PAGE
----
God told the woman was that she could eat from all the trees, and God told her this directly and Himself in person to her. God also said this to the man along with her. This is one of the few interactions she had with God on her first day. Shortly after she was made, God told her He was giving her dominion over the world and all the animals, and all the plants to eat, and also gave her commands to be fruitful, multiply, and subdue the earth.

Then she was told by Adam that God had told Adam, but not her, about a life-or-death command to not eat or touch 1 tree, or she would die. God tells her one thing, and the man then tells her another. The man seems to reveal that God doesn’t bother to warn her about something that will kill her, but the man does warn her. God leaves it to the man to tell her, if he wants to.

What do you think it made her feel when Adam told her that God had not bothered to give her a life or death warning about the tree? How do you think it made her feel when, on top of not eating from the tree which God told her personally she could eat from, she also learned that if she had touched it that it would have killed her? Did she feel that God, her maker, cared if she lived or died?
Could she have felt hurt, like God does not love her as much as the man?
Could she have felt like she could not trust God? Could she have felt like God kept important things from her that were essential for her to know? Could she have felt bad that she was made second, and was not as important to God as the man whom God warned about the deadly tree? Could she have felt God cared if the man died, but not her?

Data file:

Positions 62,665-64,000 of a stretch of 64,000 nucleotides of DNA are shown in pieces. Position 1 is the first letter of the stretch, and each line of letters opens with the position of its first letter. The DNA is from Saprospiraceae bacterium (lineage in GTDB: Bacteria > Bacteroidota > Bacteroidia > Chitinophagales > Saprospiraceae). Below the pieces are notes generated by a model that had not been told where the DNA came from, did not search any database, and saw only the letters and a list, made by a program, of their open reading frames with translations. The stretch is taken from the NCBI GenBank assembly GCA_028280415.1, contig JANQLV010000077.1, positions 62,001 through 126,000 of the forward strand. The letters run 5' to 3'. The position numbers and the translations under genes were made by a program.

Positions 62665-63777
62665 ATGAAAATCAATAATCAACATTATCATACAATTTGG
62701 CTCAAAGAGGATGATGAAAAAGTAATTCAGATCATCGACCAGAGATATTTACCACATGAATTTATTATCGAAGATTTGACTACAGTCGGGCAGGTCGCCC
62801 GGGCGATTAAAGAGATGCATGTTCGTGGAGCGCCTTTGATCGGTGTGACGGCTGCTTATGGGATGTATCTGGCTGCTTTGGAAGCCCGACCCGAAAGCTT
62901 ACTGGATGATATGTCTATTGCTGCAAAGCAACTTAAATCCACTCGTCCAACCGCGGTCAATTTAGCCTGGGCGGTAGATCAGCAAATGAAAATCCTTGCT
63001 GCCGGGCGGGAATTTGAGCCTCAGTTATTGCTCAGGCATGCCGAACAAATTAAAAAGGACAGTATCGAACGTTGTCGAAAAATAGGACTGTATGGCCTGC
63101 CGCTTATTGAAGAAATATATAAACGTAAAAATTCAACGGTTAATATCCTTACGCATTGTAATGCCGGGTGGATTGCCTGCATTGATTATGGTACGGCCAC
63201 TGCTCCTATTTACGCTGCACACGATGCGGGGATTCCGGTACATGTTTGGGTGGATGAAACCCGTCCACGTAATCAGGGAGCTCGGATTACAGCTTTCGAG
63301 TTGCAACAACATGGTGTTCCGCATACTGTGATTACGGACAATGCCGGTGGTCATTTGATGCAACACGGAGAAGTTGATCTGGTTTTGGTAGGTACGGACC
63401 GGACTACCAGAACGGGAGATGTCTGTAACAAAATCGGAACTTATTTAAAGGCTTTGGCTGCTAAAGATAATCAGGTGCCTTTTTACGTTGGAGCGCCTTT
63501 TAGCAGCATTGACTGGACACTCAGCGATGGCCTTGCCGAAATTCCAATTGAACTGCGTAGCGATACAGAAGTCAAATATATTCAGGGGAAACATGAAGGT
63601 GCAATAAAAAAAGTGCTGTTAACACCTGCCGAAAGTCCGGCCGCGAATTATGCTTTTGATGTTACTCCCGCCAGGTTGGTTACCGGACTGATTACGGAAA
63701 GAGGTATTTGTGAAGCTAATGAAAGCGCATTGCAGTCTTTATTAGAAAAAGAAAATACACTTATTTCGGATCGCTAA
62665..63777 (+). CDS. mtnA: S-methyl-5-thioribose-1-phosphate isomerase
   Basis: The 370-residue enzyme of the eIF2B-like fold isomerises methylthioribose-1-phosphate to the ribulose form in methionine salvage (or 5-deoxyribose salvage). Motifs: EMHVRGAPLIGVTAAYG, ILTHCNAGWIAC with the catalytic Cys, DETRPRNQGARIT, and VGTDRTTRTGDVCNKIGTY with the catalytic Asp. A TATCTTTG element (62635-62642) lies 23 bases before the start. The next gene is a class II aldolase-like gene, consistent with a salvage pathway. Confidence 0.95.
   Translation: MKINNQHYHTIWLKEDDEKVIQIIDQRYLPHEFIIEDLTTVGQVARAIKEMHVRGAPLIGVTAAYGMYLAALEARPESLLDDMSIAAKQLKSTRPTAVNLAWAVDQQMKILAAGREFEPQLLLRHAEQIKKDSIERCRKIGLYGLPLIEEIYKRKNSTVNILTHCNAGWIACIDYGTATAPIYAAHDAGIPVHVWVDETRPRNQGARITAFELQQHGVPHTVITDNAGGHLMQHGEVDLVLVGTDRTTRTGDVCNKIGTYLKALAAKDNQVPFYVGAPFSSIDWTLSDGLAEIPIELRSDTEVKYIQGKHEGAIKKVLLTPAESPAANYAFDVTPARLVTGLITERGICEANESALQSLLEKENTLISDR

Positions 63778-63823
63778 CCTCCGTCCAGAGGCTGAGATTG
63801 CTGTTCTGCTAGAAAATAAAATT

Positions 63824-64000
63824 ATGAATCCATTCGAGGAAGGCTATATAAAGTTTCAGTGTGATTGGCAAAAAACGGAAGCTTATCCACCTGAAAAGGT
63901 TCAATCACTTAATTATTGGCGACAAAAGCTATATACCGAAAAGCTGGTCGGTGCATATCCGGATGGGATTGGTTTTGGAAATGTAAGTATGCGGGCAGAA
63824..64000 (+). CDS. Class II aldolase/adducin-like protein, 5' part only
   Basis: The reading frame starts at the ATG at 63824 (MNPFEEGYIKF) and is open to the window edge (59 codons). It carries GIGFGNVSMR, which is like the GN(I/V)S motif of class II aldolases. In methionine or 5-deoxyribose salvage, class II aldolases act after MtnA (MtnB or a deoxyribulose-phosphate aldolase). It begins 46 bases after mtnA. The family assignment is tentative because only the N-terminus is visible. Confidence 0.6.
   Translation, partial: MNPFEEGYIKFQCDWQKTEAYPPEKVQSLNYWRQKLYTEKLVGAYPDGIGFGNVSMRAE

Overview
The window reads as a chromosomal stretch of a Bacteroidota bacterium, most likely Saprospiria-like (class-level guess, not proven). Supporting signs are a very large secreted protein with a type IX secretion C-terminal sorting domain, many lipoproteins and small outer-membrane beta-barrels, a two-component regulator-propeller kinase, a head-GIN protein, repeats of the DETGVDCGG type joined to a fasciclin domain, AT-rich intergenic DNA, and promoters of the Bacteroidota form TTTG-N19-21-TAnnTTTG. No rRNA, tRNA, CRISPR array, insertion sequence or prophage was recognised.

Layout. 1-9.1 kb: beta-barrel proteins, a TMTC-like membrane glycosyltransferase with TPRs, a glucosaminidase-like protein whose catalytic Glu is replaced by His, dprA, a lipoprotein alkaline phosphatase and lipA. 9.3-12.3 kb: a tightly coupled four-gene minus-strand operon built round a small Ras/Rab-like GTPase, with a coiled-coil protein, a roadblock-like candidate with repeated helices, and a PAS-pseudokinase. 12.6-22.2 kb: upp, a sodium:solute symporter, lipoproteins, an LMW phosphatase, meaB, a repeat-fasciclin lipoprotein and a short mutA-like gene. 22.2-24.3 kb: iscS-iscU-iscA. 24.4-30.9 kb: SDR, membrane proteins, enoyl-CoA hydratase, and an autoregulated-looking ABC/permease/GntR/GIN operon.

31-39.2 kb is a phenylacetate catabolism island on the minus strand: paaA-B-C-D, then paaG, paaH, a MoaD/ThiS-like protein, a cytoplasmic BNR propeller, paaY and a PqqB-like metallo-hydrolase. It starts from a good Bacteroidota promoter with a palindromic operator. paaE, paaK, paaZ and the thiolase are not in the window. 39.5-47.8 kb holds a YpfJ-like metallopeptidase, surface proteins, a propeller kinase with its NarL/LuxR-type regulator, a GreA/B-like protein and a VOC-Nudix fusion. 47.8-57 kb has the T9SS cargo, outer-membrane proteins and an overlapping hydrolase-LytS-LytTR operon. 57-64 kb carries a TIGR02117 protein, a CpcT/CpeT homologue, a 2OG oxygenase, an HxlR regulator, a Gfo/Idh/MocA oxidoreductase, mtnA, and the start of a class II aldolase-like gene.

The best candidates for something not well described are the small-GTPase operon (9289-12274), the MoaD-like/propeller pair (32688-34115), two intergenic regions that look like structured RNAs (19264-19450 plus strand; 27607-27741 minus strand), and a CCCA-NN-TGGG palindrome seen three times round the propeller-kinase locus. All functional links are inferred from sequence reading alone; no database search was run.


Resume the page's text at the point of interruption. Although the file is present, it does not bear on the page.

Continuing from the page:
Would she have seen the man as being more trustworthy than God, because he warned her and God did not? Could she have come to feel that God must love her through the man, not directly? Did she see the man as protective of her? Did she have doubts in her mind, wondering if the man might be lying to her, as she was not yet made and was not there? If she believed God in what He told her, and chose to not believe the man, could this have made her feel bad, because then she would have felt hurt like the man did not love her, as he lied to her?

It is hard to know how she felt or what she thought, as the Bible does not specifically record how she felt or what she thought, so there is no way to know for sure.

But what we can know for sure is that she was faced with a contradiction between what God told her, and what the man told her. And based on what she told the serpent, it seems that she chose to believe the man, even though what he told her directly contradicted what God had told her.

Why would she do that?
I would describe her as trusting and even somewhat gullible. By nature, she was designed to be trusting and follow the man. She loved the man, and felt he loved her, and so she trusted him in what he told her, for it to be truth. Also, as Adam was there before her, it was believable that something had happened before she was made. In any case, it is clear that she believed Adam, as this is reflected in what she told the serpent.

It also would make sense that her trust in God was somewhat damaged, as God had told her she could eat safely, and then she found out second-hand that no, in fact one tree was deadly to her, and that God could have personally warned her about this, but did not. This seems to have likely damaged her feeling that God loved her, and her trust in God.